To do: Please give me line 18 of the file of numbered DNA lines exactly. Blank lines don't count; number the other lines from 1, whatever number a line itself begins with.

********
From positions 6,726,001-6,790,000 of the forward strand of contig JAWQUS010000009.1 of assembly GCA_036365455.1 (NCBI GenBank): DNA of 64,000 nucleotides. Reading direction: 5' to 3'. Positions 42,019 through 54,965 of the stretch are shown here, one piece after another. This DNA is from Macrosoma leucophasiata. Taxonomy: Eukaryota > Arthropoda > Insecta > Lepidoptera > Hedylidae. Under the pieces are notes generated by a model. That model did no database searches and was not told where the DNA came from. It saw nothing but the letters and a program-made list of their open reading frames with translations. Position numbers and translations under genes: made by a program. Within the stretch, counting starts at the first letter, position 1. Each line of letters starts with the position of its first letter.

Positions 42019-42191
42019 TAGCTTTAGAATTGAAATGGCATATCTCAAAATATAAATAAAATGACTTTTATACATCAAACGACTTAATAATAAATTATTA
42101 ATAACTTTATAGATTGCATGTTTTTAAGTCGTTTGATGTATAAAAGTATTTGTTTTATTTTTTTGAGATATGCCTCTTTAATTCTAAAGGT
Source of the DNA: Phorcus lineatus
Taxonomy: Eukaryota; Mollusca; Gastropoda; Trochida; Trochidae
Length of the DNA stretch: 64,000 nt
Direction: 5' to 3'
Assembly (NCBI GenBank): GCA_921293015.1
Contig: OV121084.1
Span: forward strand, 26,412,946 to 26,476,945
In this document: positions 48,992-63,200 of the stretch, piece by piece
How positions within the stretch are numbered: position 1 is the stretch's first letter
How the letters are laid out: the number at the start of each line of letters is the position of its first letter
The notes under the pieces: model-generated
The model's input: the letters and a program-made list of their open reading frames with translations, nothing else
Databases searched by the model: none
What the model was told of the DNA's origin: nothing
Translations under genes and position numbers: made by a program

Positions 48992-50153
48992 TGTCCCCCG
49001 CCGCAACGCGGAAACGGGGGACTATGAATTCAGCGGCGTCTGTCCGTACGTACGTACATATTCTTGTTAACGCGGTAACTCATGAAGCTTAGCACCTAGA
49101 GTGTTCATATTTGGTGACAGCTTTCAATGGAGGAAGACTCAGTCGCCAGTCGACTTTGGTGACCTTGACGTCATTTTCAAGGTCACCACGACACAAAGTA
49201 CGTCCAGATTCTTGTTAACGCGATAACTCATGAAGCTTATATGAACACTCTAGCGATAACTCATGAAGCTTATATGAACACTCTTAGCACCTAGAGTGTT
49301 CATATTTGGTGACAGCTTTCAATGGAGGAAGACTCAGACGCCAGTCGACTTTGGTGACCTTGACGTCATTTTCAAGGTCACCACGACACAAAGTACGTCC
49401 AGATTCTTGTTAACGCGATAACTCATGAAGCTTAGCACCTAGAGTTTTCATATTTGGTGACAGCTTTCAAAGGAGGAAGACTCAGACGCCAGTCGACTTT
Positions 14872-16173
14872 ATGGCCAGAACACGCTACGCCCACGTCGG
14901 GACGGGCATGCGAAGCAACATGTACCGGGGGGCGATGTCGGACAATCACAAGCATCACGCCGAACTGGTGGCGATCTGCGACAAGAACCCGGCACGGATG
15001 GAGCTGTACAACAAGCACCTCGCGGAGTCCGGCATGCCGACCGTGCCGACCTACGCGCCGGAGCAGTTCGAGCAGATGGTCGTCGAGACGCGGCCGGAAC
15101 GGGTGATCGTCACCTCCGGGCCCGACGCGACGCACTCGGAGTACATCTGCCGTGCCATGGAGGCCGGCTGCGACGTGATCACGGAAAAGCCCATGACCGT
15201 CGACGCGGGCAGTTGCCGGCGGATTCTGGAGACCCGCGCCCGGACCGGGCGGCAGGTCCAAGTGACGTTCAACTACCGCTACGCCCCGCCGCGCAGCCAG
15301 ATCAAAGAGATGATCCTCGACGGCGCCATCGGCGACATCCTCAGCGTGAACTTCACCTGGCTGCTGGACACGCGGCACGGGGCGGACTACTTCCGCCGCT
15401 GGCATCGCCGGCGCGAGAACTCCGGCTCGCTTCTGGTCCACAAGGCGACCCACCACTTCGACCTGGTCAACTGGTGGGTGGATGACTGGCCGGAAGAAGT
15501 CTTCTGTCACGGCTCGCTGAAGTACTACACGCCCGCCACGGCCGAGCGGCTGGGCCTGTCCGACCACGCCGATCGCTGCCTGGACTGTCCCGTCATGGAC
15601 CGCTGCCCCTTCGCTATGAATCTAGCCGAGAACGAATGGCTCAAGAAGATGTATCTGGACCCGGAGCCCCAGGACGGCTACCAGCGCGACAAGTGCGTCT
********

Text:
What the model was told of the DNA's origin: nothing